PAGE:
Jonah Brucker-Cohen
Since the beginning
Works in Brooklyn, New York United States of America

Jonah Brucker-Cohen is a researcher, artist, and writer. He received his Ph.D. in the Disruptive Design Team of the Networking and Telecommunications Research Group (NTRG), Trinity College Dublin. He is an adjunct assistant professor of communications in the Media, Culture, Communication dept of NYU Steinhardt School of Culture Education and Human Development and has also taught at NYU’s Interactive Telecommunications Program (ITP). From 2001-2004 he was a Research Fellow in the Human Connectedness Group at Media Lab Europe and from 2006-2007 he was an R&D OpenLab Fellow at Eyebeam Center for Art and Technology in New York City. He received his Masters from ITP in 1999 and was an Interval Research Fellow from 1999-2001. His work and thesis focuses on the theme of “Deconstructing Networks” which includes projects that critically challenge and subvert accepted perceptions of network interaction and experience. He is co-founder of the Dublin Art and Technology Association (DATA Group) and a recipient of the ARANEUM Prize sponsored by the Spanish Ministry of Art, Science and Technology and Fundacion ARCO. His writing has appeared in numerous international publications including WIRED Magazine, Make Magazine, Neural,, Art Asia Pacific, Gizmodo and more, and his work has been presented at events and organizations such as DEAF (03,04), Art Futura (04), SIGGRAPH (00,05), UBICOMP (02,03,04), CHI (04,06) Transmediale (02,04,08), NIME (07), ISEA (02,04,06,09), Institute of Contemporary Art in London (04), Tate Modern (03), Whitney Museum of American Art’s ArtPort (03), Ars Electronica (02,04,08), Chelsea Art Museum, ZKM Museum of Contemporary Art (04-5),Museum of Modern Art (MOMA - NYC)(2008), and the San Francisco Museum of Modern Art (SFMOMA) (2008).

Art In Your Pocket

As the niche genre of software art expands beyond the web and into mobile devices, media artists are finding ways to integrate their work into a new form of business model. Instead of giving away your work for free on the web, Apple's iPhone and iTouch devices provide an ample platform for distribution (through the Apple App Store) and hardware support for novel ways to experience screen-based work.

Report From FutureSonic 2009

Focusing on a wide array of themes such as the context of a rapidly changing planet, our evolving human / natural ecosystem, the growing global strain on natural resources, and the advancement of artistic methods on potential of technological infrastructures, the 10th edition of the FutureSonic festival spanning 14 years integrated a wide and impressive array of international speakers, workshops, exhibitions, and performances. Scattered around the bustling city of Manchester in the United Kingdom, the festival took into account both its local strengths and its global outreach to encourage debate and showcase a wide arrange of artistic projects that examined just how far we have come in these debates and how far we have to go to make sense of the evolving technological apparatus that surrounds us.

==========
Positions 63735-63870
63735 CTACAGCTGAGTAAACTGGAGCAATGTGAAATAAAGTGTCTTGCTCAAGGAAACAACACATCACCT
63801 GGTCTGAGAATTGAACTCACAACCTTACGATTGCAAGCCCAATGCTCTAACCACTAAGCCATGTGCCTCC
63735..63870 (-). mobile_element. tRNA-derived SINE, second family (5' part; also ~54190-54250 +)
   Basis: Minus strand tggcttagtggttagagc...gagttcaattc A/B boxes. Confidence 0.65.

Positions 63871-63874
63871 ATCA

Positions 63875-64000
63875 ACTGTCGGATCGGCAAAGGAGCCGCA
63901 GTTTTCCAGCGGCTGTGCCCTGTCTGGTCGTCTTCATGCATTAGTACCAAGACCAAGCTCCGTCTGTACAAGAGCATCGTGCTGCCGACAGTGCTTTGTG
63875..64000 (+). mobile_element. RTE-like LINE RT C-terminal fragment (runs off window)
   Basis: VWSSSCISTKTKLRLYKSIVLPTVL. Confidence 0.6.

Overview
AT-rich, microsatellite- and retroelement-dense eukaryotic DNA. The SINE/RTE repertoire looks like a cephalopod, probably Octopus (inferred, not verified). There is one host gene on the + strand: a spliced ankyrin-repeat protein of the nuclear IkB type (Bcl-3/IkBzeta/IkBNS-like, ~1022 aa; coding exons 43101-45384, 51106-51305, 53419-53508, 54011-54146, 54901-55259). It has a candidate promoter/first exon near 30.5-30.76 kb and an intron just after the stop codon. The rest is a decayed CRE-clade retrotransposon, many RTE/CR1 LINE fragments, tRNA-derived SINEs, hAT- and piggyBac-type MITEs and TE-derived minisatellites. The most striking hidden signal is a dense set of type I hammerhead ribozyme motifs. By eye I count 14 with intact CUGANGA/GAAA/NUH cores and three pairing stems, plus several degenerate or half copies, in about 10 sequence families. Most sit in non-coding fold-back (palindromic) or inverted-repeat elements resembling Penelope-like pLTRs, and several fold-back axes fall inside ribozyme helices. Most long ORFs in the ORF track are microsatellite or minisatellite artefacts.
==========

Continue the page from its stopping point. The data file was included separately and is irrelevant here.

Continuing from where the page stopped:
Report From Ars Electronica 2008: A New Cultural Economy

In it's 29th year as the one of the most important media arts festivals in the world, Ars Electronica 2008 focused on trying to make sense of the economic and social realities of a "knowledge-based" society, where limits of intellectual property and aging copyright laws are beginning to lose relevance in an increased international atmosphere of open systems, sharing information across networks, and collective artistic action and utility. This year's theme was "A New Cultural Economy", a vision of the present and future that imagined cultural and artistic exchange and remixing as a key indicator of the success of current and future generations. Through this 6 day festival, events ranged from conferences, exhibitions, performances, to student exhibitions such as a wide range of projects from the University of Tokyo entitled "Towards a New Horizon of Hybrid Art."